CONSTITUTIONAL AMENDMENT 2012

(By Sampson Akwafuo)

The proposition to alter relevant sections of the constitution and allow persons who have resided in an area for a long period to claim indigeneship of the said area should be supported. Many of our youths were born in states and zones different from their parents’ states of origin.They grew up and have lived in these states, having friends, kith and kin and have developed strong affinity for their supposed host communities.They should be legally and constitutionally allowed to claim indigeneship of such states, if they so wish, and, therefore, entitled to accruing rights, duties and privileges. It will be discriminatory and against the tenets of democracy to deny them these rights.

Incorporating the welfare of Nigerian youths This all-important exercise is here again. The National Assembly is spearheading efforts towards giving Nigerians a befitting people-oriented constitution. The grassroots public forum for Nigerians from all walks of life to make inputs and our representatives in the National Assembly to elucidate the steps to be taken in the current exercise and areas, they think should be amended, have just been held in the 360 constituencies across the federation. This was followed shortly by Senate zonal public hearings across the six geo-political divisions.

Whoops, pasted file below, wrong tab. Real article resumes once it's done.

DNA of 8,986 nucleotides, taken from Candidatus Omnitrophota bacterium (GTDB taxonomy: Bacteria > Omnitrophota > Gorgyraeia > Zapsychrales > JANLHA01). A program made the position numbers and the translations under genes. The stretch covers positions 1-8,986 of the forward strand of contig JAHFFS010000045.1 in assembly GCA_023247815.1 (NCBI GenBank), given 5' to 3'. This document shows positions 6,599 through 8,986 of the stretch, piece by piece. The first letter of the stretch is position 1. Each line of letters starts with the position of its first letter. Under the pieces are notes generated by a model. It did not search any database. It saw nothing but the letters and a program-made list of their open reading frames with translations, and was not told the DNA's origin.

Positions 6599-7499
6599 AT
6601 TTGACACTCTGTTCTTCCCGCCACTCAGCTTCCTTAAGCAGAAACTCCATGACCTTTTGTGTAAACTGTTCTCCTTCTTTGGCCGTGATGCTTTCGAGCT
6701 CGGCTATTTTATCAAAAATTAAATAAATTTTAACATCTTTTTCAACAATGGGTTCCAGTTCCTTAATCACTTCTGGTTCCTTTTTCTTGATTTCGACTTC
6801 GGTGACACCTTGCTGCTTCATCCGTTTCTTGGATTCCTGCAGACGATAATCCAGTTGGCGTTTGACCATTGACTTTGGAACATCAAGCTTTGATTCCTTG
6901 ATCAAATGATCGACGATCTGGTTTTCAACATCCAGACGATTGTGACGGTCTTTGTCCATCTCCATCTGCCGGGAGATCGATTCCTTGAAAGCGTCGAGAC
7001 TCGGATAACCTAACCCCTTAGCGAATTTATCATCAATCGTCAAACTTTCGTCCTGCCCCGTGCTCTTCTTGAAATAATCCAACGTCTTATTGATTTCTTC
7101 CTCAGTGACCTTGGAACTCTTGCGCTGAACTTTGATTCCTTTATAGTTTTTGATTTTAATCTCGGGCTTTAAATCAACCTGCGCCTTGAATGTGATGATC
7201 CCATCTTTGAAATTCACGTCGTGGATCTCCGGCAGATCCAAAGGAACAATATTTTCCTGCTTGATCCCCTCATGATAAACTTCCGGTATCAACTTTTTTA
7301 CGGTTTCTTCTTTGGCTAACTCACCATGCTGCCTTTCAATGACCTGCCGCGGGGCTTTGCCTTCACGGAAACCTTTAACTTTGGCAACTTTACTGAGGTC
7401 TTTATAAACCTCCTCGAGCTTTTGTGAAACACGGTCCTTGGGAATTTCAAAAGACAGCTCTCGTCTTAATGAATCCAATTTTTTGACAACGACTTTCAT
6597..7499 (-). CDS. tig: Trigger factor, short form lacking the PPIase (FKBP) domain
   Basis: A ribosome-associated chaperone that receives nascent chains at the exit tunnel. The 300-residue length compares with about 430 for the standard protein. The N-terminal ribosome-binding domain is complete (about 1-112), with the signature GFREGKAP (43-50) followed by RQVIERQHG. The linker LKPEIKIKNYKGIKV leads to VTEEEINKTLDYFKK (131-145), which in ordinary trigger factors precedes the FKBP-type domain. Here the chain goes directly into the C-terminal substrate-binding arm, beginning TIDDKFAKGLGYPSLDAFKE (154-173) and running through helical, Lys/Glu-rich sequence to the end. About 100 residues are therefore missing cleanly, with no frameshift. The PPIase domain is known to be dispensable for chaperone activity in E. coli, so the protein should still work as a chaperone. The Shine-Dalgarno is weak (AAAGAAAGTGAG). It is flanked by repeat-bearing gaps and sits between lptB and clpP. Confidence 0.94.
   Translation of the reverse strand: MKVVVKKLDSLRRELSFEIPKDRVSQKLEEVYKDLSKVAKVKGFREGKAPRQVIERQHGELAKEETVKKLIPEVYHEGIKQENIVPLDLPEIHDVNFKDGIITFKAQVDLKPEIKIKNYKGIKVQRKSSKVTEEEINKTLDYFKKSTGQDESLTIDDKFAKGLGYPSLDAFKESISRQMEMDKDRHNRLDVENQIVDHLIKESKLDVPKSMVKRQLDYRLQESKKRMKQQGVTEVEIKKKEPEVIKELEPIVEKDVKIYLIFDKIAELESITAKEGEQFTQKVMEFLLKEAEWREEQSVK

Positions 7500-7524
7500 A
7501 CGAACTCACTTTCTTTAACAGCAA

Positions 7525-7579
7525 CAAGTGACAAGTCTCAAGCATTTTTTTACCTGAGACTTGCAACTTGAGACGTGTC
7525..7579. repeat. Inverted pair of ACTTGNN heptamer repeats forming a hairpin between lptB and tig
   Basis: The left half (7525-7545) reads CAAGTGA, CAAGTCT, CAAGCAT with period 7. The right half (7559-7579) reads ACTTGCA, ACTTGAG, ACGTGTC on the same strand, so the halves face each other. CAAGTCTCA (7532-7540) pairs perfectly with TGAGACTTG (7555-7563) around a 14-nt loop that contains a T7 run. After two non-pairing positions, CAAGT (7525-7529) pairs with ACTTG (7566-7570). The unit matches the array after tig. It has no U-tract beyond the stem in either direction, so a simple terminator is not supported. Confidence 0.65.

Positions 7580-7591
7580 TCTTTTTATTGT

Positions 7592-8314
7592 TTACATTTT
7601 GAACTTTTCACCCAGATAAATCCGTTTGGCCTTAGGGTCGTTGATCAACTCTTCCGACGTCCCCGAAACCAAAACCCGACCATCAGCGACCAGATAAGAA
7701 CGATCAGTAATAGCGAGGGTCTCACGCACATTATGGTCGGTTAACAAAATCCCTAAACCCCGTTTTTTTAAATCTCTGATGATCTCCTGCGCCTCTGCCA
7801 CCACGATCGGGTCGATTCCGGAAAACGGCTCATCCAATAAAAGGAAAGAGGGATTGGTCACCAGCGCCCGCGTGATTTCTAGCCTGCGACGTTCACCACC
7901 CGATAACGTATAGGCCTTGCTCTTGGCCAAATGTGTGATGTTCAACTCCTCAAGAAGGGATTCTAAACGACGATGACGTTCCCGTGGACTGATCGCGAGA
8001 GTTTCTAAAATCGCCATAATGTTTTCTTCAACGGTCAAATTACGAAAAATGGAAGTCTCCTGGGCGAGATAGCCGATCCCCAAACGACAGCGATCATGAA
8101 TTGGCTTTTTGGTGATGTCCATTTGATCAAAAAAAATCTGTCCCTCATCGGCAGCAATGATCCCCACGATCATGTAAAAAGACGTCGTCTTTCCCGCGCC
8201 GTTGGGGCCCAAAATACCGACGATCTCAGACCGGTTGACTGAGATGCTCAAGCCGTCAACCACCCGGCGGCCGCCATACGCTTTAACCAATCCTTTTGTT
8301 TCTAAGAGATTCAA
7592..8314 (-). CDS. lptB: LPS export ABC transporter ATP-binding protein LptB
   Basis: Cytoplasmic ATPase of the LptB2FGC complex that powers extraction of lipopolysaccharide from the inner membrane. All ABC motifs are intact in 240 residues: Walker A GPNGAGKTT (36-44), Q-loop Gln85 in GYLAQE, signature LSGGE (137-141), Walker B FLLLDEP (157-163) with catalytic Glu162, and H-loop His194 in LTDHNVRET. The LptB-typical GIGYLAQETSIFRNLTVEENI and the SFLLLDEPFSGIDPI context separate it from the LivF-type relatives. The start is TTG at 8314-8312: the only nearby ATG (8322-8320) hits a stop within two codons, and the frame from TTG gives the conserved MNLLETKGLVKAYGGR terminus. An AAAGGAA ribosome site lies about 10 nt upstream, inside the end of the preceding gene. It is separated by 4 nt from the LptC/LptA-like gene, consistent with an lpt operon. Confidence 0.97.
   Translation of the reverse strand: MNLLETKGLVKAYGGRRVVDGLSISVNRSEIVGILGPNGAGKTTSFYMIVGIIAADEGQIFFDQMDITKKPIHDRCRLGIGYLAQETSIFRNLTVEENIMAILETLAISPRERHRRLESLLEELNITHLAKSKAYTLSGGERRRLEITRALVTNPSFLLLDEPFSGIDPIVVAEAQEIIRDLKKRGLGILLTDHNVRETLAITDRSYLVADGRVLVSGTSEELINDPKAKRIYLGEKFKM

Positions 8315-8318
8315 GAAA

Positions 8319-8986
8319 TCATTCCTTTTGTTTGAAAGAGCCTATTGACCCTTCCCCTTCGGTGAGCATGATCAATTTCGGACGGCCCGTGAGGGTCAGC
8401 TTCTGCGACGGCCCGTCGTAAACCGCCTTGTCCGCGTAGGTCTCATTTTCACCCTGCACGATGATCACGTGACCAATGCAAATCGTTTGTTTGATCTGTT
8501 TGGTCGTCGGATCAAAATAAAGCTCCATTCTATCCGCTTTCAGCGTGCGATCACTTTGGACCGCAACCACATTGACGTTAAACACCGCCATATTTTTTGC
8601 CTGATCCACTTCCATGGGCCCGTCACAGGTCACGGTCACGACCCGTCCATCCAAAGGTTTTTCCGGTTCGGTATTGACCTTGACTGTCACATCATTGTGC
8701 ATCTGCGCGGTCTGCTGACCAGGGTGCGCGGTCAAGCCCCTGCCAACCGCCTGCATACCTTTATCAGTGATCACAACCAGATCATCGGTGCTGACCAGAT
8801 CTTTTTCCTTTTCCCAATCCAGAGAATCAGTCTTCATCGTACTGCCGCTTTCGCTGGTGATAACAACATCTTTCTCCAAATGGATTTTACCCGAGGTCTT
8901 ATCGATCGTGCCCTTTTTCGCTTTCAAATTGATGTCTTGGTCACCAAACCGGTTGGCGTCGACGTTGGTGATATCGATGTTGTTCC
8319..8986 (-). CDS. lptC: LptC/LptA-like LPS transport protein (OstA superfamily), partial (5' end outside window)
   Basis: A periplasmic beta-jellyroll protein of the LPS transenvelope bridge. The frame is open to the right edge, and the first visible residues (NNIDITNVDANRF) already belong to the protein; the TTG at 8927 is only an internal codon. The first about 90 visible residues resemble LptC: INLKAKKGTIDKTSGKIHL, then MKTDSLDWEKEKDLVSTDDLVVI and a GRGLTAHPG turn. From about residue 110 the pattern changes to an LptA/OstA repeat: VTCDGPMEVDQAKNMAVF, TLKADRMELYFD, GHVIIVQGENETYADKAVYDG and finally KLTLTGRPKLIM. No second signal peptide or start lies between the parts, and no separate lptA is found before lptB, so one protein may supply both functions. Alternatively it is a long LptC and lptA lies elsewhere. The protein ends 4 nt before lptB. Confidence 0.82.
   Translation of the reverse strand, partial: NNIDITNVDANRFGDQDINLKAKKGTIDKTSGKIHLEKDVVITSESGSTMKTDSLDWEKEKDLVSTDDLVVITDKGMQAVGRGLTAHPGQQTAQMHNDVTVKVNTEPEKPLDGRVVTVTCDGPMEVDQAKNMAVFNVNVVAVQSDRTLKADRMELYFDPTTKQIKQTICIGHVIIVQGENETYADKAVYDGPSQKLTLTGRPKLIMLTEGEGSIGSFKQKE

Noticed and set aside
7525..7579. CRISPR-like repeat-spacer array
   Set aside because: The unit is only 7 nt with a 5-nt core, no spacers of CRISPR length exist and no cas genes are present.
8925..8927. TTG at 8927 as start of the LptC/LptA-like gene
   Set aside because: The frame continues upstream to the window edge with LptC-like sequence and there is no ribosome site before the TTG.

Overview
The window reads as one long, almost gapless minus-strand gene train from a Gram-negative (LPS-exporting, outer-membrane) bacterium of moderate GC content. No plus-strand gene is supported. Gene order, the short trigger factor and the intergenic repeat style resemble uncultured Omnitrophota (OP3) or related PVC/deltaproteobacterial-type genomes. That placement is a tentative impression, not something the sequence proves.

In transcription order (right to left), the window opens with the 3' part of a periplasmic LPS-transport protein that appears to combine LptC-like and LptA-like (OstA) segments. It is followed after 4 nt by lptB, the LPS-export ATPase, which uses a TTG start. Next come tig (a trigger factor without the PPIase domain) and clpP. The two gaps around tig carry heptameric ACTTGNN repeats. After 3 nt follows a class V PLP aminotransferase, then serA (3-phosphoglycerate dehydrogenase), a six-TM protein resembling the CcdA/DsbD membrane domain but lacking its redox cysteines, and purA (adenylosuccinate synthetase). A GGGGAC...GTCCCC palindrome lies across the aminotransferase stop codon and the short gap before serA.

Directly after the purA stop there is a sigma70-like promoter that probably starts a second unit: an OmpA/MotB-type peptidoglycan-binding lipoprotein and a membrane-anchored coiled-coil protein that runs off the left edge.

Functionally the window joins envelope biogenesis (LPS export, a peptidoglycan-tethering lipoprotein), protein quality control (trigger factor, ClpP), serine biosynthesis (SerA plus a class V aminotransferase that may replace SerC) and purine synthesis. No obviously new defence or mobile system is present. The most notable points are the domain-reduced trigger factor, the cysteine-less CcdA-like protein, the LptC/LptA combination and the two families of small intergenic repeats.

At the just concluded exercise, there was a consensus that our constitution needed be urgently amended to correct perceived anomalies.How will this exercise impact on the collective welfare and individual needs of the Nigerian youths? The template produced by the House of Representatives contains 43 major areas and items and only a handful of these affect the youths.

There is a proposition that the National Youth Service Corps be removed from the Constitution. The NYSC scheme, since its establishment in 1973,has tremendously contributed to the development and endowment of our youths with varied skills, in most cases, in addition or in variation to those they acquired from tertiary education. It helps in bridging the gap between graduation and induction into the labour market. My uncle told me recently how the scheme used to be the toast of every fresh graduate. They looked forward to it right from their fresh years in the university. Its contributions towards the unity of Nigeria and empowerment of the youths cannot be over-emphasized. Granted that the scheme has recently resulted in some loss of our vibrant youths, what is needed is a restructuring of the scheme. Scrapping it or delisting it from the Constitution is not the best solution to the problem.

The current minimum age requirement for elective offices in Nigeria needs to be amended, too. Many of our youths have proved to be very efficient in private businesses and other endeavors within and outside Nigeria. It is a well-known fact that youthful exuberance, enthusiasm and energy tend to fuel organisational activities when exhibited in a controlled and tactical manner.